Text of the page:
About Jesus  -  Steve Sweetman

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Baptism Of Obedience  


Take a journey in the imagination of your mind.  There you are, standing along the edge of the Jordan River .  John the Baptist is waist deep in water, baptizing one repentant Israeli after another.  That's why his baptism is known as the baptism of repentance.  You accept his admonition to leave your self directed life he calls sin and under the water you go.  Upon returning to dry land to dry yourself off you're startled by a sudden commotion.  You turn to see that John is visibly angered at the arrival of some religious hypocrites.  The scowl faced Pharisees insist on being baptized, but John stubbornly refuses their request.  "You fail to produce fruit in keeping with repentance," he shouts at them (Matthew 3:8, Luke 3:8).   


Now let your imagination carry you three years down the road.  John is dead.  You're about to learn that his baptism of repentance is only half of the baptismal story.  Jesus fills you in on the other half of the story (Matthew 28:19 and 20).  He tells you and the other disciples to go into the entire world, baptizing and teaching everyone to obey everything He taught.  A revelation strikes you like a heavenly lightning bolt.  John's baptism is associated with repentance.  The baptism Jesus is requesting of you to perform is associated with obedience.  That's a commitment to obey every last thing Jesus ever taught.  "This sounds like serious stuff", you think to yourself.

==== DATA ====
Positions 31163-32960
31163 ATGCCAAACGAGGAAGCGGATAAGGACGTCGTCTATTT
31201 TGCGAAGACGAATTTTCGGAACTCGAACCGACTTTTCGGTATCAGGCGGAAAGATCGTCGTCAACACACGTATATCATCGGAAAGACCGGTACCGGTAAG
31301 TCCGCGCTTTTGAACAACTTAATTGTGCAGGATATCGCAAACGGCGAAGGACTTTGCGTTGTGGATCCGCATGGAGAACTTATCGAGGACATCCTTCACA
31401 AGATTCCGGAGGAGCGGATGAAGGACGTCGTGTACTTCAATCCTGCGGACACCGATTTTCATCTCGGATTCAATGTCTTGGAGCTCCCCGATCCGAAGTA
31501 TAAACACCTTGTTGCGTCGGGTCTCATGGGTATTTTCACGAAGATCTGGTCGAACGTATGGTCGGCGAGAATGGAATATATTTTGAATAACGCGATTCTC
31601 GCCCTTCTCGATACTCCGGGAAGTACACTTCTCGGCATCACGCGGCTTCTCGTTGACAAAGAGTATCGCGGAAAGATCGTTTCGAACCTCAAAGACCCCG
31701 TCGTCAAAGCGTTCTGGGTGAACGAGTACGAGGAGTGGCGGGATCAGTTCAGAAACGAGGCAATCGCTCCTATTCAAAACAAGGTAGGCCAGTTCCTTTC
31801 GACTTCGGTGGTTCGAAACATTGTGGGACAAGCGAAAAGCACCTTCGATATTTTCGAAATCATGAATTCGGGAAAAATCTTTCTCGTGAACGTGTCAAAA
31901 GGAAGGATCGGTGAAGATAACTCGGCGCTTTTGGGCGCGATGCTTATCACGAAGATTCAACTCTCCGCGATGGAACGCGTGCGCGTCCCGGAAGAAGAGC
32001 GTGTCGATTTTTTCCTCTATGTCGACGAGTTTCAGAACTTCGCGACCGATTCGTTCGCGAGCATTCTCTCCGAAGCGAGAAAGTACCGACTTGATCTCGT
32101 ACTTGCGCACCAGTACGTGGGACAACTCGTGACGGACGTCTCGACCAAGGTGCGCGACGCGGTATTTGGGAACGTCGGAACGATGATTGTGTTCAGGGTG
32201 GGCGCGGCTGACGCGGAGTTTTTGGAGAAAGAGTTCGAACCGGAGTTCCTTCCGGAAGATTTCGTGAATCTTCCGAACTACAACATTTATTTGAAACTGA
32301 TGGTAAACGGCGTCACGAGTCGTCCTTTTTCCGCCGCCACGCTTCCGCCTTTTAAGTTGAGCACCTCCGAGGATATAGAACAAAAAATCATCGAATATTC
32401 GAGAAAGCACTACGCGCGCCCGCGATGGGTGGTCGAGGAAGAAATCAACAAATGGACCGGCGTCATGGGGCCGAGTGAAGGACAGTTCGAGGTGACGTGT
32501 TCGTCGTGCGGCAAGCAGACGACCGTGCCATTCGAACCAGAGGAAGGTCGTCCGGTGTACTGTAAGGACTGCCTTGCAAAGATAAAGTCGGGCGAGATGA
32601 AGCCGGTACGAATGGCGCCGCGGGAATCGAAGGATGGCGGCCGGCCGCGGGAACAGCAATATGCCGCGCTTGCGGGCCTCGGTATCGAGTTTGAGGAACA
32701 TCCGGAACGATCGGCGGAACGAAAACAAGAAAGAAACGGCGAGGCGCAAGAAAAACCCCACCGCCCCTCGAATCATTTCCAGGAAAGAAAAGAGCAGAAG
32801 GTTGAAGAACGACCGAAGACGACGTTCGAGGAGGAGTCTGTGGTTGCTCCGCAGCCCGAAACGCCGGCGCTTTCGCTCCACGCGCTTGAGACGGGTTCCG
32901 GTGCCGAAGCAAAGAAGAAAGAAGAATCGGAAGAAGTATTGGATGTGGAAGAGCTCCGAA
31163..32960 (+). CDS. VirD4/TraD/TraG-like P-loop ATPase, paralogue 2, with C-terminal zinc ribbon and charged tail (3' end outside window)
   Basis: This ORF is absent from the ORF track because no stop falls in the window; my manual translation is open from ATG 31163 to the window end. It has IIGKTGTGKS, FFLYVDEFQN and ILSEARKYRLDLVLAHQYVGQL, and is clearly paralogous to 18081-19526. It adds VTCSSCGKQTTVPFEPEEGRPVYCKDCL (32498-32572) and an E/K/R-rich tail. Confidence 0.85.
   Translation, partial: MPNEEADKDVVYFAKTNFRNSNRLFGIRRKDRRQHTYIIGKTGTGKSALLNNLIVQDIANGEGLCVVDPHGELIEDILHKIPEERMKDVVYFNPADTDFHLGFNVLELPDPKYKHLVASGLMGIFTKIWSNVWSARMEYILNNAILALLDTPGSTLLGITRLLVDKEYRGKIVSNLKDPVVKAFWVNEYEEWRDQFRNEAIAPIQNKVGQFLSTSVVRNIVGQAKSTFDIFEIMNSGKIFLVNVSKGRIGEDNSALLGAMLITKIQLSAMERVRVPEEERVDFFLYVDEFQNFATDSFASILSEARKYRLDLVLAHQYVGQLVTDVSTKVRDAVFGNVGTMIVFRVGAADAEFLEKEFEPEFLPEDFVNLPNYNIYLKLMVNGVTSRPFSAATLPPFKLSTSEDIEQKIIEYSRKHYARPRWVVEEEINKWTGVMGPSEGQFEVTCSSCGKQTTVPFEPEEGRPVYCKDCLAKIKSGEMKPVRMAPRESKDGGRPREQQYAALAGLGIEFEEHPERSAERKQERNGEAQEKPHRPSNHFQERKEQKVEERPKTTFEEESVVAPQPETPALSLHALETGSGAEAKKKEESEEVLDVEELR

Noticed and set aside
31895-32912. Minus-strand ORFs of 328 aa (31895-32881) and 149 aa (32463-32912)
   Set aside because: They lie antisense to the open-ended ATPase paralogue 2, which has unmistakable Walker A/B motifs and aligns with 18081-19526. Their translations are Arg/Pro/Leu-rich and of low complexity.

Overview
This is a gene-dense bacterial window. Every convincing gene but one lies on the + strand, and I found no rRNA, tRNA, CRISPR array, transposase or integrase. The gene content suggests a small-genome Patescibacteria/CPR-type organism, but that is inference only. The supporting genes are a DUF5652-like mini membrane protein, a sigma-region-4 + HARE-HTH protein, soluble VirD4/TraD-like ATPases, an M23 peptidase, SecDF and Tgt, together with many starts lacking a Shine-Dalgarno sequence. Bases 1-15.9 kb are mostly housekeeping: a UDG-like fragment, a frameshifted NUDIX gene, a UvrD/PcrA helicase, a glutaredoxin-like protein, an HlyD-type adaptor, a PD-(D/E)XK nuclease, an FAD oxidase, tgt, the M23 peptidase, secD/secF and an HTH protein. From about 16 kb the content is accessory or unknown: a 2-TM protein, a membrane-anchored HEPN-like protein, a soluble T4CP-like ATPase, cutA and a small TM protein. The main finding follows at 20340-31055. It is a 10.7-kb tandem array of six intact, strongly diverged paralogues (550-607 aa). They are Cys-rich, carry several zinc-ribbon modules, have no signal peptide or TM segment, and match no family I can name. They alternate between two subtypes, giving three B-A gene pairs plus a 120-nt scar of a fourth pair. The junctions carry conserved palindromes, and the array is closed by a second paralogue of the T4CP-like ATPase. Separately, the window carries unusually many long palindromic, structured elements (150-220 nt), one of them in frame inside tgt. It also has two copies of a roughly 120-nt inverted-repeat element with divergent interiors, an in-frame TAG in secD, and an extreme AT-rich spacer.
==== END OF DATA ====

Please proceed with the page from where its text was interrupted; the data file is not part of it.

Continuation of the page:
There has been, and still is, much debate over what constitutes a valid baptism.  Some baptize babies; others don't.  Some immerse; others sprinkle.  Some baptize in a river: others in a baptismal tank.  Some baptize in the name of the Father, Son, and Holy Spirit; others in the name of Jesus.  Some provide weeks of instruction; others offer little instruction.  Some say water baptism is necessary for salvation; others say it's not.  Some say it's the entrance into the church; others say it isn't.  


Now let your imagination jump ahead to the year 105 A D.  That's about forty years after the Apostles Peter and Paul were executed.  You're a new believer in the third generation of Christians and you want to be baptized in water.  Your friend sits down with you and explains the process.  Many, if not most, Christian communities follow the baptismal instructions as printed in the second century liturgical book of ecclesiastical rules known as the "Didache".  The process seems like a long drawn out affair, but you're willing to forge on.  Much of the second century rules concerning water baptism are documented by Hyppolytus (170 - 235 AD) who actually pointed out the water baptism in the nude was commonplace.